Skip to main navigation

Catalogue Blog

Excellence is Attainable with Young Artists of America

by Rolando Sanz, Producing Artistic Director & Co-Founder,Young Artists of America at Strathmore
Young Artists of America perform at The Strathmore

Young Artists of America at Strathmore (YAA) is the region’s premier training organization for collaborative performing artists. It is the only known program in the nation where high school students receive mentorship and individualized instruction from renowned artists while training to perform fully-orchestrated works of music-theatre in state-of-the-art venues.

015

The heart of the work at Young Artists of America that it teaches students that excellence is attainable with disciplined hard work and focus. The lessons they learn at YAA about work ethic and finding joy in music and stagecraft are something that they will carry with them throughout their lives regardless of what they dedicate themselves to in college and beyond.


243

For both my brother, Kristofer, and I, we were very fortunate to receive wonderful professional level training at the collegiate level from our mentors in our respective fields of orchestral music and voice. We wanted to create this same opportunity for high school and middle school students here in the D.C. community where we grew up and where we have chosen to raise our own families. Now, alongside our wonderful extended YAA family of teachers and professionals, we could not be more pleased to see our students blossoming on stage as well as in their own personal lives.

Come see us perform! Our students work incredibly hard and we love to share their efforts with as many people as possible. We hope you’ll be as moved by their work as we are!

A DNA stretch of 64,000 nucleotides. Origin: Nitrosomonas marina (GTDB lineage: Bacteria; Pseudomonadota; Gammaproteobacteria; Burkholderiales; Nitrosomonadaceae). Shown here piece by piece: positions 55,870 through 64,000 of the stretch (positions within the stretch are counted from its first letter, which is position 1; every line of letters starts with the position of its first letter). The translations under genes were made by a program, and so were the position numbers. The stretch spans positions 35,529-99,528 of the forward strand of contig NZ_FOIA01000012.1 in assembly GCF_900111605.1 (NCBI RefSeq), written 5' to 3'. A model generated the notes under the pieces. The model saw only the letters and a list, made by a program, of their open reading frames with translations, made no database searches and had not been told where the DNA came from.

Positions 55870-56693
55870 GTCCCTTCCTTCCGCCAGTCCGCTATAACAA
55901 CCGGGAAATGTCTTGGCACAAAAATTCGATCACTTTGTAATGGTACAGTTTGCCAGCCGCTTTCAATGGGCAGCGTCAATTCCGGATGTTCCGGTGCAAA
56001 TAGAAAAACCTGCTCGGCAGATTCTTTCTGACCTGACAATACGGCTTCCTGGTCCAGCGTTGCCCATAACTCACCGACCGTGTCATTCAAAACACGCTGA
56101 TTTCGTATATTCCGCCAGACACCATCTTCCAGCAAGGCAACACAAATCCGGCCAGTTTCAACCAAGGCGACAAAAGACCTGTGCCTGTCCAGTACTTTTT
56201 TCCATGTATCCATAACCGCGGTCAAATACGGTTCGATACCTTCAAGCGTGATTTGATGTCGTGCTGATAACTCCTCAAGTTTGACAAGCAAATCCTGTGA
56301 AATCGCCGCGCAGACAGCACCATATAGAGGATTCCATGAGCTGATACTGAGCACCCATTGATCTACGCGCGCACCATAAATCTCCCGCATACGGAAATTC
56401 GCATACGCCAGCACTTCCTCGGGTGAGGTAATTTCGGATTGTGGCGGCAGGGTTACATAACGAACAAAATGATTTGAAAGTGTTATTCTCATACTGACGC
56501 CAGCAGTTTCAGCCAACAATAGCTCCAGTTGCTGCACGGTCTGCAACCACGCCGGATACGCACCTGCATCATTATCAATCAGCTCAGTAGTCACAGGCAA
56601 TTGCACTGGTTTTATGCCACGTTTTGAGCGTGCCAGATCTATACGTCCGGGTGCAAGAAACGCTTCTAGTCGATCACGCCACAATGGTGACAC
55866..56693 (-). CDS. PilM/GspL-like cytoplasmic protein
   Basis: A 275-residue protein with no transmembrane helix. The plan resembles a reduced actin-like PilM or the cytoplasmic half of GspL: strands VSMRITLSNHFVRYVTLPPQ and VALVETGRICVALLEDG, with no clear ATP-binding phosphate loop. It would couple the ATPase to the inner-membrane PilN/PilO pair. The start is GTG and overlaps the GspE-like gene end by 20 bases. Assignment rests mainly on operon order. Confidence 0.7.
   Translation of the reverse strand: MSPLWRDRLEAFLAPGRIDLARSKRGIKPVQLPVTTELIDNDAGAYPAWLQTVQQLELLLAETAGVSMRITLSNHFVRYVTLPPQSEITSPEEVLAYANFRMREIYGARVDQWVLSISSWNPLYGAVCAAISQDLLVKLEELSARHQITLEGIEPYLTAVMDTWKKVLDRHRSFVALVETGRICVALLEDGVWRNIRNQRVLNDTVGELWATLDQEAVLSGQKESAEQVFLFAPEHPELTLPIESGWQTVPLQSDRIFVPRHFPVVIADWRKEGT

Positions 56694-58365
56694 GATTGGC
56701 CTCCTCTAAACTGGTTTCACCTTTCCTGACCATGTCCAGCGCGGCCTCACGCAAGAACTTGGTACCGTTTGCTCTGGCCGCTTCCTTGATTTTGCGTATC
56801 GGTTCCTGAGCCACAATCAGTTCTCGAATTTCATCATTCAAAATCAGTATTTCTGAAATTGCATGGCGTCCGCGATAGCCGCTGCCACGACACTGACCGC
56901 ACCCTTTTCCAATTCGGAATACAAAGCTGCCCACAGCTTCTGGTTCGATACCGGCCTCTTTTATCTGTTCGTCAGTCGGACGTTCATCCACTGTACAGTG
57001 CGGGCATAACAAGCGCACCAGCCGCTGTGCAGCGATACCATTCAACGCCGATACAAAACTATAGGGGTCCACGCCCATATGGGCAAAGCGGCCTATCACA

There are occasional volunteer opportunities, but really, the most helpful thing people can do is spread the word about our mission and come out to support the student performances.

We’re always happy to take a phone call and can be reached at: (301) 272-8604.

 

Unwavering Belief in the Potential of Youth with BUILD MetroDC

by Bryce Jacobs, Executive Director, BUILD Metro DC

AY9Q9592

BUILD was created with the audacious notion that students at the highest risk of dropping out of high school have the power to become self-starters who can change the trajectory of their lives. BUILD has seen that holistic academic support, combined with business training, leads to long-term success both in the classroom and beyond high school. We like to say that, “entrepreneurship is the hook; college is the goal.”

Through the process of developing and managing their own businesses, BUILD students experience first-hand how their academics are not only relevant, but also crucial, to life beyond the classroom. The result is a vital sense of ownership over their education and careers. As the applicability of school to “real life” becomes clear, and as students gain important skills, the BUILD program stimulates their motivation, challenges them to set high expectations for themselves, and empowers them to succeed.
DSC_0098

BUILD holds an unwavering belief in the potential of youth. Unlike many other youth programs, BUILD Metro DC targets students who are not are not on-track academically and might not consider college an option. Furthermore, many BUILD students are at a socio-economic disadvantage, and will be the first generation in their family to earn a college degree.